Studies have shown that variation in the metabolism of irinotecan is associated with the pattern of allelic inheritance with the gene UGT 1A1. Although it is recommended that UGT 1A1 testing be performed prior to the use of irinotecan, dose-modification recommendations, based on the pattern of alleles inherited, are not currently available. However, it is recommended that patients with the UGT 1A1*28 pattern of inheritance should receive a reduced dose of irinotecan.
• FOLFIRI—Several randomized trials have shown improved response rates and overall survival when irinotecan is added to an infusional regimen of 5–FU and leucovorin compared with 5-FU and leucovorin alone. A bolus combination of irinotecan, 5-FU, and leucovorin (IFL) had also shown better response rates and overall survival but proved to be much more toxic. The use of IFL is no longer recommended.
In a phase III trial comparing the sequence of FOLFIRI followed by FOLFOX or the reverse sequence for patients with metastatic CRC, no difference in median survival was seen. Grade 3 or 4 mucositis, nausea, and vomiting occurred more frequently with FOLFIRI, whereas grade 3 or 4 neutropenia and neurosensory toxicity were more frequent with FOLFOX. Response rates were similar between the two groups. The results of this clinical trial and others stress the importance of using all available agents in the treatment of metastatic CRC, and the sequence of their use appears to be less important.
• Capecitabine(Drug information on capecitabine)—Capecitabine, an oral prodrug of 5-FU, in a phase III trial of previously untreated patients with metastatic colon cancer, produced higher response rates than did 5-FU and leucovorin. Overall survival and time to disease progression were similar (noninferior) to those with 5-FU and leucovorin. As established in European trials, the recommended dose of capecitabine is 2,500 mg/m2 each day, given as a twice-daily dose, for 14 days followed by a 1-week rest period. However, most North American patients will not tolerate this dose of capecitabine and should instead receive 2,000 mg/m2 each day, given as a twice-daily dose, for 14 days followed by a 1-week rest period. The adverse effects of capecitabine tend to be similar to those seen with prolonged infusion of 5-FU, with hand-foot syndrome being the most common.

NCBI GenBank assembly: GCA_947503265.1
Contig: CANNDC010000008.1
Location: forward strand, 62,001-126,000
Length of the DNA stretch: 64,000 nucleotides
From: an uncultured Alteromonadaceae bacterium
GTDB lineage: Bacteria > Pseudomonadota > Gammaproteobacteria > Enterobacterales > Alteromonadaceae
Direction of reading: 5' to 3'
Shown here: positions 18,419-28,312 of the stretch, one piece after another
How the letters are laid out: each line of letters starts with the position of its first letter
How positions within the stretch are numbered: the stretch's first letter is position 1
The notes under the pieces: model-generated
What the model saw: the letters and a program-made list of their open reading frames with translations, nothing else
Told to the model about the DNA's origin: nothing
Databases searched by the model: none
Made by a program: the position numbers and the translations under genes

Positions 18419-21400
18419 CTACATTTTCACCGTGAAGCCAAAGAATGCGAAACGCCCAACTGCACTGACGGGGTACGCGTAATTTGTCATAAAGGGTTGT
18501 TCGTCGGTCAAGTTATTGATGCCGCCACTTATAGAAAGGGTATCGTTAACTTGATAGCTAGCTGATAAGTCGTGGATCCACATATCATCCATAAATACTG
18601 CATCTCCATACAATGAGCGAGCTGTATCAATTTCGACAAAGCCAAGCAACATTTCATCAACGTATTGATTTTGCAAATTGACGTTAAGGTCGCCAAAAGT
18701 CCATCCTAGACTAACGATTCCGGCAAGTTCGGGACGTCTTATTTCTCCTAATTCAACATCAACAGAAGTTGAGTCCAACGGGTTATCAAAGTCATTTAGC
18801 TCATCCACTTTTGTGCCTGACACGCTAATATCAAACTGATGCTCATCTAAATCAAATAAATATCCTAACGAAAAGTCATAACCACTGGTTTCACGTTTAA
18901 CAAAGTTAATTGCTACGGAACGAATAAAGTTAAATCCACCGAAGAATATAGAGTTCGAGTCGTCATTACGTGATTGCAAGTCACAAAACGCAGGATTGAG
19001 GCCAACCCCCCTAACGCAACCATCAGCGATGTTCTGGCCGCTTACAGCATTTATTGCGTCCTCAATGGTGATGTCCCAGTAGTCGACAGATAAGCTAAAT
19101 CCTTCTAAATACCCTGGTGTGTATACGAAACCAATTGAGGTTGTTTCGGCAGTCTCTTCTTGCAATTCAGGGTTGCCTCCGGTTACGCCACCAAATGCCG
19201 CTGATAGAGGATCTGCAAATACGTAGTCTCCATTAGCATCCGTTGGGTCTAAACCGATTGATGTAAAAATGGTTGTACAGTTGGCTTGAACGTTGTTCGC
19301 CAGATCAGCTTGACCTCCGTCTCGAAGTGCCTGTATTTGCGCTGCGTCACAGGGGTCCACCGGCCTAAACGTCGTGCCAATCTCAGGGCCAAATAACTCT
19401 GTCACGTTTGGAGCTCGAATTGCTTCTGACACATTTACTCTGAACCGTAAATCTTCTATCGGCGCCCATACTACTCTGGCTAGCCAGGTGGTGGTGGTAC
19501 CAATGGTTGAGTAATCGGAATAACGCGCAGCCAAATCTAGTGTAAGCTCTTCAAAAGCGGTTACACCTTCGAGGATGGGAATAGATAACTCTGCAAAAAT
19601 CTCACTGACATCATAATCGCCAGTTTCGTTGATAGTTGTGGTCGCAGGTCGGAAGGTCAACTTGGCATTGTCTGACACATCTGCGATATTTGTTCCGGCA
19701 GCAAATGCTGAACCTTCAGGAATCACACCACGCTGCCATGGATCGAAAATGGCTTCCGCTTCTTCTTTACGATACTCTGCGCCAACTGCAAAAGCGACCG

• Capecitabine and oxaliplatin—Capecitabine and oxaliplatin may also provide significant benefit. Results of completed clinical trials with capecitabine and oxaliplatin are similar to those obtained with FOLFOX. This combination avoids the need for a central venous catheter.
• Capecitabine and irinotecan—Capecitabine and irinotecan may also be of benefit. This combination should be used with caution because of diarrheal toxicity from both agents. Although some clinical trials have shown this combination to be tolerable and active, other trials of capecitabine and irinotecan have shown significant toxicity.
Molecular targeted agents. A variety of monoclonal antibodies and small molecules are being evaluated in clinical trials and preclinical studies. Three of these agents (bevacizumab [Avastin], cetuximab(Drug information on cetuximab) [Erbitux], and panitumumab [Vectibix]) have been approved by the FDA for use in CRC.